JB: Hmmmm. That’s pretty complicated. Most of my work is about wearing a mask of some sort. And how people react to that mask. The mask can be a literal mask or it can be a dress and high heels. With The Dude, I think it’s interesting to be in a situation where everyone likes you instantly. And they really do want to ‘hang out.’ That hasn’t always been the case with me personally. I think I had always wondered what it was like to be that popular dude everyone wants to hang with. I think I learned to be that way because of the way others were acting towards me. Funny choice of words…acting… everyone’s acting, all the time. I think I am actually more confident after being The Dude.

JG: Oscar Wilde famously said (and I paraphrase) that man is truly himself when he wears a mask.

JB: Yes…he was right. Sebastian Horsley said “We are what we pretend to be.” Alan Watts gave this great lecture on the word ‘person’ which is how we think of ourselves…but ‘person’ comes from ‘persona’ that means a mask or role in theatre. I am The Dude…I always have been…but I also had to learn to be him. Oddly enough there’s some Zen in the Dude.

JG: Like Ninja Turtle zen?

JB: Kowabunga!

JG: When was the first time you integrated a performance aspect into your work? Or have you always?

JB: When I was making photographs, I did a lot of self-portraits and eventually started dressing in costumes. At a certain point, it started to feel as if photographs were always something that had already happened. I was drawn to the present so I just started creating events. The Dude project is a return to photos in a way. But the Dude existed independently of the photos for years. He had a life before the images really.  Before doing the photos, I would just suit up and go out some place and see what would happen.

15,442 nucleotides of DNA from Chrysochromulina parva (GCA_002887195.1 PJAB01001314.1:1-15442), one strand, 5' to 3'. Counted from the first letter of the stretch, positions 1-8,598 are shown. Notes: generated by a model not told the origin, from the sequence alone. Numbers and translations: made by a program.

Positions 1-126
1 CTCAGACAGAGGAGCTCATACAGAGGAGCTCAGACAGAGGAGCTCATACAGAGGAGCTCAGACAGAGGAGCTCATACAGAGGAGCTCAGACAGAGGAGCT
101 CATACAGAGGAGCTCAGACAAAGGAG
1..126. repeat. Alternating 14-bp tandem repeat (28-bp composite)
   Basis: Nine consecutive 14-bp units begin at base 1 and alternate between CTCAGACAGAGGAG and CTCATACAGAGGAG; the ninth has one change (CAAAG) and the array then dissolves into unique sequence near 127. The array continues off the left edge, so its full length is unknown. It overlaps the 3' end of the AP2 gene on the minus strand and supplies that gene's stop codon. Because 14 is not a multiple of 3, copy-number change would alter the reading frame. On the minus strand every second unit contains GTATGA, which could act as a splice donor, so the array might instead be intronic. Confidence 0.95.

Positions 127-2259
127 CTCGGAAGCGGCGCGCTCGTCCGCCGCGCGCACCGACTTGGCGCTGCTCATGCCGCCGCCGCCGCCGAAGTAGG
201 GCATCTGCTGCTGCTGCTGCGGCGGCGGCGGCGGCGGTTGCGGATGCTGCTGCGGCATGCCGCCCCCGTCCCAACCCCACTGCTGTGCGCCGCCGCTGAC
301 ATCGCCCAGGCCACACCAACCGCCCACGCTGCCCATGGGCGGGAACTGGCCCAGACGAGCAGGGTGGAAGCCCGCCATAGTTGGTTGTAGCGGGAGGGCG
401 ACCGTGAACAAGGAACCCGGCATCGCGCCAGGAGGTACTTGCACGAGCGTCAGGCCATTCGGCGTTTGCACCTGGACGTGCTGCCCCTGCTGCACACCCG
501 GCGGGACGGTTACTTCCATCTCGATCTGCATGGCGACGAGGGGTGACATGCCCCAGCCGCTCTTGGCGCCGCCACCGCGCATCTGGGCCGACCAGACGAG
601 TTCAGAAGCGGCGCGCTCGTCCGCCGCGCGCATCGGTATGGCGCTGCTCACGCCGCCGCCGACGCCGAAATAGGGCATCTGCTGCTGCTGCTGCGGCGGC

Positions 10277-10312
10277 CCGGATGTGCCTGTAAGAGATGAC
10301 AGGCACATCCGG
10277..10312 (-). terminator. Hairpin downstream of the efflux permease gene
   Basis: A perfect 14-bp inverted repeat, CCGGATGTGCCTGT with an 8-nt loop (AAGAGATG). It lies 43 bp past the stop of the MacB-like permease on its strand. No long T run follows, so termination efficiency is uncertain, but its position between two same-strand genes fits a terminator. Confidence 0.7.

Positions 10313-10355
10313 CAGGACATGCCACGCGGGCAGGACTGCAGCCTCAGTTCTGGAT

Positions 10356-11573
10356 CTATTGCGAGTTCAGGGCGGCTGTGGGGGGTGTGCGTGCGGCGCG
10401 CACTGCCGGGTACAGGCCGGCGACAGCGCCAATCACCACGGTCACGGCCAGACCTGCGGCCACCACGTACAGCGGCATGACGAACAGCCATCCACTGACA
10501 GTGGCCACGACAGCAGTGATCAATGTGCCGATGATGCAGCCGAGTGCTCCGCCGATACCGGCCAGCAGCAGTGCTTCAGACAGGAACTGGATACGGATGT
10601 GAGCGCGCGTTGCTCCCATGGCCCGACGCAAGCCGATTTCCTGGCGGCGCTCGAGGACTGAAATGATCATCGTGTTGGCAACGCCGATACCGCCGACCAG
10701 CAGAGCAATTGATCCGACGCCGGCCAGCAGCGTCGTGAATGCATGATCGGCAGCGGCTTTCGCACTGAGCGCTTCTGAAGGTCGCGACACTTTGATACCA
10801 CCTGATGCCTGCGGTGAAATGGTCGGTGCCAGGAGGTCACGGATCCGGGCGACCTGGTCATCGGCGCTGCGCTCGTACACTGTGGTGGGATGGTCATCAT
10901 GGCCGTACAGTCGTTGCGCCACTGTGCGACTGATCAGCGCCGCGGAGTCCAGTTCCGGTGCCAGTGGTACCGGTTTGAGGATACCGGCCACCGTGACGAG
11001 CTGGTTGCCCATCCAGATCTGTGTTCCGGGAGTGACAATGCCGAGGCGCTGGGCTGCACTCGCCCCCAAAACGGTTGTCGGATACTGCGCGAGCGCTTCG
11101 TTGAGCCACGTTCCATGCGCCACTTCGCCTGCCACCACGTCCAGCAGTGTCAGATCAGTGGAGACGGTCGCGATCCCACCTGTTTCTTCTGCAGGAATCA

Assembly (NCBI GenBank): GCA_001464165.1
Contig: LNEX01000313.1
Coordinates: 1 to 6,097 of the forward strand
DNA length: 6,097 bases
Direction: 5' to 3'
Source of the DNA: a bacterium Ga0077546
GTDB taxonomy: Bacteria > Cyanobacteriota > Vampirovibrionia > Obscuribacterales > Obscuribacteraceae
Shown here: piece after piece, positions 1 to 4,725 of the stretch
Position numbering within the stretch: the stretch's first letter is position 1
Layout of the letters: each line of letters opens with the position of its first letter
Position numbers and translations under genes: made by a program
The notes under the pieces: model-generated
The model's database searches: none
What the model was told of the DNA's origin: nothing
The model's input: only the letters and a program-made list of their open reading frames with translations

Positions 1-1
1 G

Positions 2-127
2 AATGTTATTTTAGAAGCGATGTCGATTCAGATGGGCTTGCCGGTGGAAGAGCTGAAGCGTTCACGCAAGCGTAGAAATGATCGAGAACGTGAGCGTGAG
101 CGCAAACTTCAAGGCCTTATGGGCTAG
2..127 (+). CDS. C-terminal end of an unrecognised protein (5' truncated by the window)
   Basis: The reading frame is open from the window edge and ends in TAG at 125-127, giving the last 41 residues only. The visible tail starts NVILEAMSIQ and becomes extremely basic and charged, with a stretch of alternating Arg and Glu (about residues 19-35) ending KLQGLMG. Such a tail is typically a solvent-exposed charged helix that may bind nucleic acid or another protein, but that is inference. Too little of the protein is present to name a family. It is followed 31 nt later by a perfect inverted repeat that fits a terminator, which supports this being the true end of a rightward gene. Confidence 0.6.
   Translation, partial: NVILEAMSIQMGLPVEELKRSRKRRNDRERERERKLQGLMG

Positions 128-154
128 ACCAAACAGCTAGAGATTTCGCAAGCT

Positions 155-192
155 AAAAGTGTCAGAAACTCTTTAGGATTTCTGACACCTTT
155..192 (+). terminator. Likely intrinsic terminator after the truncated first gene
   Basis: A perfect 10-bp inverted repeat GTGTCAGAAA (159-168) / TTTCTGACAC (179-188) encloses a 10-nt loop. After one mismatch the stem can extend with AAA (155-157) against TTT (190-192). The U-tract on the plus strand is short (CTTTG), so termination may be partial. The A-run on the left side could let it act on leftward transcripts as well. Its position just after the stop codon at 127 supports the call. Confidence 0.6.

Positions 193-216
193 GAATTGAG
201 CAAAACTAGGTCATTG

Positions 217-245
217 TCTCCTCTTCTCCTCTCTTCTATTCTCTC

JG: We all started off being trained as artists who make objects. We came from a tradition of object or image-making. What are your thoughts on making happenings or performances vs. making objects or images only?

JB: There’s a kind of separation. At least the way I think about it. Objects often seem quite separate from their makers. I’m not saying the object would happen without the maker but actions and happenings seem to be bound to their makers in a way that the objects do not. I don’t think it’s better or worse, just different.

JG: Of course the maker has to either sell or store the objects they make…

JB: Yes. I have some unsold objects in my basement. I still sell things but now I sell my time and my presence. That’s a weird part that I am not quite used to. My mom is pretty surprised that people actually pay me to fly to Europe and rub a block of ice on my chest. Me too!

JG: Your work has taken you all over the globe. What are some places that stand out?

JB: I really love Germany. Belfast is an amazing place.  It’s more about people than places, though.  Europeans are more comfortable with performance as art. Especially those places that were once Communist. They seem to have a very different idea of what art can be. Not necessarily an object, not necessarily something that is connected with the marketplace.